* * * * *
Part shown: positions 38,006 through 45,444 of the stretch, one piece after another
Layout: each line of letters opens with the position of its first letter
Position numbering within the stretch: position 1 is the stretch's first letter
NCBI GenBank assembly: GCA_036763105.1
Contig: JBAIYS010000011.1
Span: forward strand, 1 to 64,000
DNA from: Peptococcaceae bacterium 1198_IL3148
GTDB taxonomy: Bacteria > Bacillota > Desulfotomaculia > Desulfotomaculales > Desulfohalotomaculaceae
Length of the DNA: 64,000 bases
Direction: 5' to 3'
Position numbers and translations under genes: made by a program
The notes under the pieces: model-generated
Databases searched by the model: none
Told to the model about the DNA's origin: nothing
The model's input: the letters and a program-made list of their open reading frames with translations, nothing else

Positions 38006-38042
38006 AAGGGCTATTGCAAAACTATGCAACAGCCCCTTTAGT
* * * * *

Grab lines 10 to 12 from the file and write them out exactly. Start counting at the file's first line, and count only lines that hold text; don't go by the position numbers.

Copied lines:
Direction: 5' to 3'
Position numbers and translations under genes: made by a program
The notes under the pieces: model-generated